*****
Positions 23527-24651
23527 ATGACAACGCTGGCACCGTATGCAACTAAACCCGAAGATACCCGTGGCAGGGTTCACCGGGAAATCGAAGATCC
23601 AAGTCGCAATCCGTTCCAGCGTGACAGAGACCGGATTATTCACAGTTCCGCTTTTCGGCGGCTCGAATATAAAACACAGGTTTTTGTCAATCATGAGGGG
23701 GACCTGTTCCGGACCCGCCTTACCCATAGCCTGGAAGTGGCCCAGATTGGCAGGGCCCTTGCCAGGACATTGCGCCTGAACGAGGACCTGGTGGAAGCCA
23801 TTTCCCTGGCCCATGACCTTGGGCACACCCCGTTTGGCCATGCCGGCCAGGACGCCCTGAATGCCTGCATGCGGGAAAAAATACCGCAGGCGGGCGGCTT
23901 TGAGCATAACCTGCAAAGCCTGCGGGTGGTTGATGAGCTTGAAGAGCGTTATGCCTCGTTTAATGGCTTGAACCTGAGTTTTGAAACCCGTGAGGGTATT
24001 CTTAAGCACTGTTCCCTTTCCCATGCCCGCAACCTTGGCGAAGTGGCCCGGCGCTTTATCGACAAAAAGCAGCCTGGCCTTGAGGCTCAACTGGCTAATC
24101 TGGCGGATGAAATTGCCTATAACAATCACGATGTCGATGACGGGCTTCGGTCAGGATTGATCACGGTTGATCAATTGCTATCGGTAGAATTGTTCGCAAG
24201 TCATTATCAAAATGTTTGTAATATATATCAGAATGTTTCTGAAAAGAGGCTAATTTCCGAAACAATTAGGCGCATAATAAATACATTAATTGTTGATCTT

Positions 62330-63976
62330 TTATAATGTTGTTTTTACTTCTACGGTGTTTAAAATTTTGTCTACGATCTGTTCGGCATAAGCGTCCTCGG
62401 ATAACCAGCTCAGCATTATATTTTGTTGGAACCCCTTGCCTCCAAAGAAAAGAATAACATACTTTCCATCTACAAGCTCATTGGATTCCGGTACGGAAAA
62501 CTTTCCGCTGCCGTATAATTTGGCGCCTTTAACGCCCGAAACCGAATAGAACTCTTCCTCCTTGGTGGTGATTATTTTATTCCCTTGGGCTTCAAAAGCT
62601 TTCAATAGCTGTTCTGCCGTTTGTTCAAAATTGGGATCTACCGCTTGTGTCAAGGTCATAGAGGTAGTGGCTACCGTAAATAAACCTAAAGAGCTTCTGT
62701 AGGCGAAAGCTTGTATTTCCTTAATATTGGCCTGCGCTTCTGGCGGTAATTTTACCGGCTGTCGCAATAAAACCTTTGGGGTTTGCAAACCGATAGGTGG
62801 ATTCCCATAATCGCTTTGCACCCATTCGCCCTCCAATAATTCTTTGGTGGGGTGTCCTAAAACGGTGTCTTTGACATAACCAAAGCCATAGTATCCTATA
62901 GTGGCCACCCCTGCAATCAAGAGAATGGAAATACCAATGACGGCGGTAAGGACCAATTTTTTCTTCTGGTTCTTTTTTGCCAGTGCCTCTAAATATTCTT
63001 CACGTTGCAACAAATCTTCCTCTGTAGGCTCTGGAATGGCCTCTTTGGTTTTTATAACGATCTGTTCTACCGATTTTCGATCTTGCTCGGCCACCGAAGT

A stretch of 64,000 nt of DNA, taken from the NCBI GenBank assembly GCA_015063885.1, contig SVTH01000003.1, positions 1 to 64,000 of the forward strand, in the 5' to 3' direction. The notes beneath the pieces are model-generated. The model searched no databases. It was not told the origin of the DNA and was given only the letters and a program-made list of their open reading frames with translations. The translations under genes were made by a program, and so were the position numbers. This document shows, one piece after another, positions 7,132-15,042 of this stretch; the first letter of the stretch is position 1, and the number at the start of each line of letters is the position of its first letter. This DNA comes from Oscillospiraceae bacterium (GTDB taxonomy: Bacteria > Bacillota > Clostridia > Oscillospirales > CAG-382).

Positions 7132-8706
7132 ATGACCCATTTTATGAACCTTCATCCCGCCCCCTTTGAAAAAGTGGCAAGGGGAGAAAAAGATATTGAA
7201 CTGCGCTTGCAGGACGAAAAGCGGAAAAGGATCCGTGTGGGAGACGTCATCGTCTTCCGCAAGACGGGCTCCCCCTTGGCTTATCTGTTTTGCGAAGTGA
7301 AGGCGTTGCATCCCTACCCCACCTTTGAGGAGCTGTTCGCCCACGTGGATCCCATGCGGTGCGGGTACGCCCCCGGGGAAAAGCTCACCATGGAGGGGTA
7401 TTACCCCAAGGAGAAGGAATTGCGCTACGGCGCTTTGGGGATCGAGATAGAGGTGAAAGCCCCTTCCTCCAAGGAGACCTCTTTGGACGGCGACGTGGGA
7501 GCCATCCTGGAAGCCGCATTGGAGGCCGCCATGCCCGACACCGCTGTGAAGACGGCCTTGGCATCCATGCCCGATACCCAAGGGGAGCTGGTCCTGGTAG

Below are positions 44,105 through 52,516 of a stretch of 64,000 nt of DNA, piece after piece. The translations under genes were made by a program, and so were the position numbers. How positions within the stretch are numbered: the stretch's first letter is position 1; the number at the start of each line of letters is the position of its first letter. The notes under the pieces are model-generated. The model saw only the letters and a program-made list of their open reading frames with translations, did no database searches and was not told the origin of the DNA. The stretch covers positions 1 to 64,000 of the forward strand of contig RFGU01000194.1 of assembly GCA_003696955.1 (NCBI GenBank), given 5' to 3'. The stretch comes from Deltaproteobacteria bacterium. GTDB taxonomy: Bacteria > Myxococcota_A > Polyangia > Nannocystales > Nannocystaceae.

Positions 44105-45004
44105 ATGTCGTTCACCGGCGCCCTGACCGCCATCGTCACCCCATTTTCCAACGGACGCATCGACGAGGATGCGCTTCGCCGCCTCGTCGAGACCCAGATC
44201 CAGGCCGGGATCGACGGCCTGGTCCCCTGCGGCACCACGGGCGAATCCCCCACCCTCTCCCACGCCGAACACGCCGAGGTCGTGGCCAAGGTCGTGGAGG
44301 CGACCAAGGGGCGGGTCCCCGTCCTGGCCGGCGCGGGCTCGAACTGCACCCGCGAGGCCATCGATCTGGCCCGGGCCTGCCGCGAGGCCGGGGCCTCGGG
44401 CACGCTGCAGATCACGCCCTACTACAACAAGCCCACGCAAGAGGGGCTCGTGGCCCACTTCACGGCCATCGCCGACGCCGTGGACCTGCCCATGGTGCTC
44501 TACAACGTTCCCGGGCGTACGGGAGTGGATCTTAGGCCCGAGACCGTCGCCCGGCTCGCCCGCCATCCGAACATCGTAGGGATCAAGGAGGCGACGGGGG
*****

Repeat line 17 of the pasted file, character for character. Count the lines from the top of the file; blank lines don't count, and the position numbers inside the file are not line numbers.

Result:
62901 GTGGCCACCCCTGCAATCAAGAGAATGGAAATACCAATGACGGCGGTAAGGACCAATTTTTTCTTCTGGTTCTTTTTTGCCAGTGCCTCTAAATATTCTT